Emma Cancelliere

Grant Type

Dissertation Fieldwork Grant

Institutional Affiliation

New York, Graduate Center, City U. of

Grant number

Gr. 9399

Approve Date

April 18, 2017

Project Title

Cancelliere, Emma, City U. of New York, Graduate Center, New York, NY - To aid research on 'Variability in Nutritional Ontogeny in the Mountain Gorilla, Gorilla beringei,' supervised by Dr. Jessica Rothman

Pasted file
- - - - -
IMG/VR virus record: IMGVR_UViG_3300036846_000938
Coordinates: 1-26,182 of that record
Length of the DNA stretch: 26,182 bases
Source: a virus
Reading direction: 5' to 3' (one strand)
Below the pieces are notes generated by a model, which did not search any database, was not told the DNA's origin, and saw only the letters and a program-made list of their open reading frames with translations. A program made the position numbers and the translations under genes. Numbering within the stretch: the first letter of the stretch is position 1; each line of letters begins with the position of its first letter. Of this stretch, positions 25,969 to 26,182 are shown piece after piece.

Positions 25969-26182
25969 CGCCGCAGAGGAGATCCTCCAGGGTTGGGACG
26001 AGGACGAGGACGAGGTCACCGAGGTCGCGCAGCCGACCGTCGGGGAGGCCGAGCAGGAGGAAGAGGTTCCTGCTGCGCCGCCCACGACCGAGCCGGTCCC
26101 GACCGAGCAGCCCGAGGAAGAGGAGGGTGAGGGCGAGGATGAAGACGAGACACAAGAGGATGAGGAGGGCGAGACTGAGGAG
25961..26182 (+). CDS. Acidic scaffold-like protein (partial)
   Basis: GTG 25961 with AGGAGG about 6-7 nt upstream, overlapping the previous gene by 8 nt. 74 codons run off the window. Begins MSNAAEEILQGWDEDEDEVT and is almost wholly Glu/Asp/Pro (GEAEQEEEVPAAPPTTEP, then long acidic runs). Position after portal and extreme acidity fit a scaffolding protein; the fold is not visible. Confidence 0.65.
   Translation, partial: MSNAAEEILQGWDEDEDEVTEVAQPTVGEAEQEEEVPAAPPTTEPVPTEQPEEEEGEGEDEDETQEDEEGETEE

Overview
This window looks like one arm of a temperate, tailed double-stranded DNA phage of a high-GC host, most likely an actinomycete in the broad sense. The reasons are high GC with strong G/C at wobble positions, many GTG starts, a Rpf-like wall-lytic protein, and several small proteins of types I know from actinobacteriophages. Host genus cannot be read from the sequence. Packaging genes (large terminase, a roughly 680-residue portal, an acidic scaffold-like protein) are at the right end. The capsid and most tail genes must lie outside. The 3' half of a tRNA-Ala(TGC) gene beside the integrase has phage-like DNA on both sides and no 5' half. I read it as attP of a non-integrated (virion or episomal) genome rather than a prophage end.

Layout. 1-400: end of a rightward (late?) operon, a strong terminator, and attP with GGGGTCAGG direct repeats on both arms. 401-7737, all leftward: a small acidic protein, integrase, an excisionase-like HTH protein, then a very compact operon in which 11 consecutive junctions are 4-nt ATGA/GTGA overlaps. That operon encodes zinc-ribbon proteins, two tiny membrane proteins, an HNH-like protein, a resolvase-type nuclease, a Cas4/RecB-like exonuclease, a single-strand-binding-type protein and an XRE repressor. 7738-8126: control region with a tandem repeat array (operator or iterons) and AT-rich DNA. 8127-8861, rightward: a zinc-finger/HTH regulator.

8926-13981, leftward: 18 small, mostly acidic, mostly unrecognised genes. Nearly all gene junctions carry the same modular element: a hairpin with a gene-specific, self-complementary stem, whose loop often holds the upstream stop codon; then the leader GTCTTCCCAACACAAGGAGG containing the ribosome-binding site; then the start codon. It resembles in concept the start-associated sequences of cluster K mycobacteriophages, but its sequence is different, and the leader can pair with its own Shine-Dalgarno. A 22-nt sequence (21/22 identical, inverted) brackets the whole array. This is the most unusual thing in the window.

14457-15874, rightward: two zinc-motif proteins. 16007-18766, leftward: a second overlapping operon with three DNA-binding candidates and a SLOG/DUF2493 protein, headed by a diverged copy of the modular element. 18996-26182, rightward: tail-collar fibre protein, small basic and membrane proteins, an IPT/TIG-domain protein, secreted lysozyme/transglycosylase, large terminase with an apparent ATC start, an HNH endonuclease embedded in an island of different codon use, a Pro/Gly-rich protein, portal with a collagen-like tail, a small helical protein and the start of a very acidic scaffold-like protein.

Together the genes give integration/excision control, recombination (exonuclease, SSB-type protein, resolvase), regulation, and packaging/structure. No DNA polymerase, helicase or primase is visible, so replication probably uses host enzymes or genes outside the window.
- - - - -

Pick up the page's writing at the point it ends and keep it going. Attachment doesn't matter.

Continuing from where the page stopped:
EMMA CANCELLIERE, then a graduate student at City University of New York, Graduate Center, New York, New York, was awarded a grant in April 2017 to aid research on “Variability in Nutritional Ontogeny in the Mountain Gorilla, Gorilla beringei,” supervised by Dr. Jessica Rothman. Food resources are fundamental to the lives of all animals, with nutrients from food resources acting as essential currencies for all biological processes. Non-human primates are no exception to this rule, and meeting nutritional goals is key in shaping much of wild primate behavior, demography, and biogeography. Folivorous species like mountain gorillas, who rely on high fiber foods like leaves, face an especially challenging nutritional environment that requires specialized strategies and adaptations. Many of these strategies, including the symbiotic gastrointestinal microbiome used to break down indigestible compounds, develop after birth. Thus, at the heart of this project is a single question – how do infants and juveniles navigate a complex nutritional world, before they have fully developed the mechanical, behavioral, physiological, and microbial adaptations that adults rely on for this same task? Under the supervision of Dr. Jessica Rothman, doctoral student Emma Cancelliere has examined 1) the nutritional intake and feeding strategies of infant and juvenile mountain gorillas; 2) the dynamics of the gastrointestinal microbiome in infants and juveniles; and 3) the functional contribution of the microbiome as a nutritional strategy. This unique multilayered approach will provide new insights into early diet and nutritional strategies, with implications for our understanding of life history.